2007 | David Weissbrodt and Amy Bergquist - Extraordinary Rendition and the Humanitarian Law of War and Occupation
This Article considers the practice of extraordinary rendition - abduction and transfer of terror suspects to third countries for detention and interrogation - within the context of the conflicts in Afghanistan and Iraq. It contends that extraordinary renditions from Afghanistan and Iraq amount to grave breaches of Article 49 of the Fourth Geneva Convention prohibiting forcible transfer of protected persons from occupied territory.
Since September 11, 2001, there has been a heated debate over whether the laws of war apply to the conflicts with al Qaeda in Afghanistan and Iraq. Little attention, however, has been devoted to the humanitarian law of occupation as it applies to the conflicts. The authors suggest that, because at some point the United States (U.S.) forces occupied at least parts of Afghanistan, the U.S. may still be bound by the Geneva Conventions as occupying powers. This argument hinges on the fact that the protection afforded by Article 49 applies until the persons are released or repatriated, regardless of the status of occupation in the country. Thus, insofar as the US maintains control over some detention sites, the forcible transfer of the detainees to Guantanamo or their extraordinary rendition from Afghanistan constitutes a grave breach of the Fourth Geneva Convention. The authors proceed to examine the arguments presented by the Bush Administration to exclude the Talibans and members of al-Qaeda from the safeguards of the Geneva Conventions and use traditional tools of treaty interpretation to refute each argument and to demonstrate that the prohibition against forcible transfer is absolute. In this light, the authors finally probe several mechanisms to ensure accountability for violations of international humanitarian law. They specifically consider mechanisms to challenge the practice of extraordinary rendition (i) within the domestic legal system of the offending High Contracting Party (the U.S.), (ii) within international judicial bodies, and (iii) in other States Parties to the Geneva Conventions.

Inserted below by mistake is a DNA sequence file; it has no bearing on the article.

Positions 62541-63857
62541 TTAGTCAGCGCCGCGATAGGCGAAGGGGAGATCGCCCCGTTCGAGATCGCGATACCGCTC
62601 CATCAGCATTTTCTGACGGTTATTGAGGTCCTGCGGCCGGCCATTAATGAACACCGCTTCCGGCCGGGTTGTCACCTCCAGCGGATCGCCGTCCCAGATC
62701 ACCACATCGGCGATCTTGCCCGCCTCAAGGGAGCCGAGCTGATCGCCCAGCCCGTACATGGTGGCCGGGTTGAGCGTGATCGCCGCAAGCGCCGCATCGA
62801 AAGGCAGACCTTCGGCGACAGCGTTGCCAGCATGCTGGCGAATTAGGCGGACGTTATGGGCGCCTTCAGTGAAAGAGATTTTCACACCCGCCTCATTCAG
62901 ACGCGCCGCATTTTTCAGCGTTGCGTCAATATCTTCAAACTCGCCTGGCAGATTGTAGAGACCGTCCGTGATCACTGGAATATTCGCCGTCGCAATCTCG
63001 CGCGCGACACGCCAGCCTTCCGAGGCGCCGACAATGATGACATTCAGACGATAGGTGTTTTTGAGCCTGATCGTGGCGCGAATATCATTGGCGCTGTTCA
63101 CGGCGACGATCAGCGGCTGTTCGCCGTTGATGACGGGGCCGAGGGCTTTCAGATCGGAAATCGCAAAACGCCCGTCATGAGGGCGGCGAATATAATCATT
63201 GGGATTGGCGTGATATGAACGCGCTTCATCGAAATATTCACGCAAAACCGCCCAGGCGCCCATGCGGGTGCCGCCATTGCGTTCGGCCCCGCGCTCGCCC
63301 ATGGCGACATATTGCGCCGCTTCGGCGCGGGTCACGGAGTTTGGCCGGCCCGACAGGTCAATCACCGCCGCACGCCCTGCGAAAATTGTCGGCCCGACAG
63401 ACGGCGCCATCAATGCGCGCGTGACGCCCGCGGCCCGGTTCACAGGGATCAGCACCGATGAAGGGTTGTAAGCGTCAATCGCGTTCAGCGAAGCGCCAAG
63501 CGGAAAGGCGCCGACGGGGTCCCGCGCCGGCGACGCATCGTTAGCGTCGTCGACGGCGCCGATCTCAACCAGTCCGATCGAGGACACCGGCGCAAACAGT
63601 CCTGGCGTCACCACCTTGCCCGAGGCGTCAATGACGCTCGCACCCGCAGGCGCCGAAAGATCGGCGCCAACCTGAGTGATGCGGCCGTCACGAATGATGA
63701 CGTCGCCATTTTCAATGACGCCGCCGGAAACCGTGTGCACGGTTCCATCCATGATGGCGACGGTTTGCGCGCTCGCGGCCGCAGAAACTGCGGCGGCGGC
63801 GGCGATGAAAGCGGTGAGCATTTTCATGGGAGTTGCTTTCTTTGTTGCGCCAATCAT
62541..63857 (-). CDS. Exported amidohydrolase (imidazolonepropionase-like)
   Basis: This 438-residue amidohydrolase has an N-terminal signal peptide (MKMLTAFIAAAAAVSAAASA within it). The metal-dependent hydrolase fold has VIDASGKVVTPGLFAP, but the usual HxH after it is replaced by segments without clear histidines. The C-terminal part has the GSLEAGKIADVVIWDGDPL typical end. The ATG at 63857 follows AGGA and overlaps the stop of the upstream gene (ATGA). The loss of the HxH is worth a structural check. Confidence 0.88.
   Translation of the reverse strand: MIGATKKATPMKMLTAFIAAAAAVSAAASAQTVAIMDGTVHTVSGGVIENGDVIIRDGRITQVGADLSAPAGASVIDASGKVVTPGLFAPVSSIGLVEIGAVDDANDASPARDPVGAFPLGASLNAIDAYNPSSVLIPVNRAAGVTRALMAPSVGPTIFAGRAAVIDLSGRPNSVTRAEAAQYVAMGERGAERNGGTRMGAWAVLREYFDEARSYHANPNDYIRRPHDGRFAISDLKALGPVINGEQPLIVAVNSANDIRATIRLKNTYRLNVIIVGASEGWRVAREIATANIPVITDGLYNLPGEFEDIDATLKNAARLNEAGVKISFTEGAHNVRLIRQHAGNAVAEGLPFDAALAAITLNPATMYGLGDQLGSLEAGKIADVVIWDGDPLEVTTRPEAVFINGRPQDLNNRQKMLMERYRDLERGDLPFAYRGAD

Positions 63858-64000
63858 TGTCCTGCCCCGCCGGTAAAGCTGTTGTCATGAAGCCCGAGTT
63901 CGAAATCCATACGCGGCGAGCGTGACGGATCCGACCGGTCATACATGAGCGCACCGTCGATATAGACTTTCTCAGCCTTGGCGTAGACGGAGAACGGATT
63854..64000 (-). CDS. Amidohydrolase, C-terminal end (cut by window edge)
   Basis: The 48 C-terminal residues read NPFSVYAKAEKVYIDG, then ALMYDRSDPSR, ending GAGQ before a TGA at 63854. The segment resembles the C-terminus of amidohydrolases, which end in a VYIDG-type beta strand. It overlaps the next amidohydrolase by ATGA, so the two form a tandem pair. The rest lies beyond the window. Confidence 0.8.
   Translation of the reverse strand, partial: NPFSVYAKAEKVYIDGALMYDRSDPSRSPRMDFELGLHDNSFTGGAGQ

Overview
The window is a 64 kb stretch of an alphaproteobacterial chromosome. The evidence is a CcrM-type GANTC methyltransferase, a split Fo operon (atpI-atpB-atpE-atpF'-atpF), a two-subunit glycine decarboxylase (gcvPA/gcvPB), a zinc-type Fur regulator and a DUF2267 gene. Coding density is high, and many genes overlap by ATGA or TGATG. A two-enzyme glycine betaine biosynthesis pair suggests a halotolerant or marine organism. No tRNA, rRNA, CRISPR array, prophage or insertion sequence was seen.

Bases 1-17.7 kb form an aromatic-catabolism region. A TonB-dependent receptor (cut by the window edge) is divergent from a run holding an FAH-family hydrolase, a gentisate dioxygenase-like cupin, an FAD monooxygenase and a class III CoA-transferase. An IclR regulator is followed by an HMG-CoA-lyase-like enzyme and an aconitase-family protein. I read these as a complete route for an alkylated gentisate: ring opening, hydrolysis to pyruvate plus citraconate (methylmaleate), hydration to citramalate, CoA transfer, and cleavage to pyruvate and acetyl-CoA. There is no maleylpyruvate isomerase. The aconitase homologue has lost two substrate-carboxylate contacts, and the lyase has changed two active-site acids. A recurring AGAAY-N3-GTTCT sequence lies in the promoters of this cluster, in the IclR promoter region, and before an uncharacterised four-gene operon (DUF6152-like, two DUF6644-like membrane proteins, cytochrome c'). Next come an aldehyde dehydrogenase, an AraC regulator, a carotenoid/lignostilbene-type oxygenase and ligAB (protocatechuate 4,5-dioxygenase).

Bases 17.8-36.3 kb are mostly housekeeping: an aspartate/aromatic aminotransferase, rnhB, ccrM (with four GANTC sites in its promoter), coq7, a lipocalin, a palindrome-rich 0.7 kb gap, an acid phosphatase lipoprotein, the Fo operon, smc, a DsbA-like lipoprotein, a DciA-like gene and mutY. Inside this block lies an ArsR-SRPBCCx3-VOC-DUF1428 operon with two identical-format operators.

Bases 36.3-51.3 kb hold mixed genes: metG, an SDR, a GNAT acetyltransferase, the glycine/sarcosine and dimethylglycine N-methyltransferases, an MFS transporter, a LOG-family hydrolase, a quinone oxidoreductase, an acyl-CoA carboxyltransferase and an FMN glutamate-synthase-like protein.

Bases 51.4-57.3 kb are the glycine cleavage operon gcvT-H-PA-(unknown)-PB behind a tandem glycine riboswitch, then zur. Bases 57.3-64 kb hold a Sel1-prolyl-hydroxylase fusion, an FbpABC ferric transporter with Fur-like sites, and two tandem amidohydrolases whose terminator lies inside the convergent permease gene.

The article concludes that if U.S. prosecutors take no action to investigate and hold government officials responsible for the illegal transfers of protected persons from Afghanistan, it will be up to a prosecutor in other countries or, albeit less likely, the International Criminal Court to hold those officials to the standards of international humanitarian law.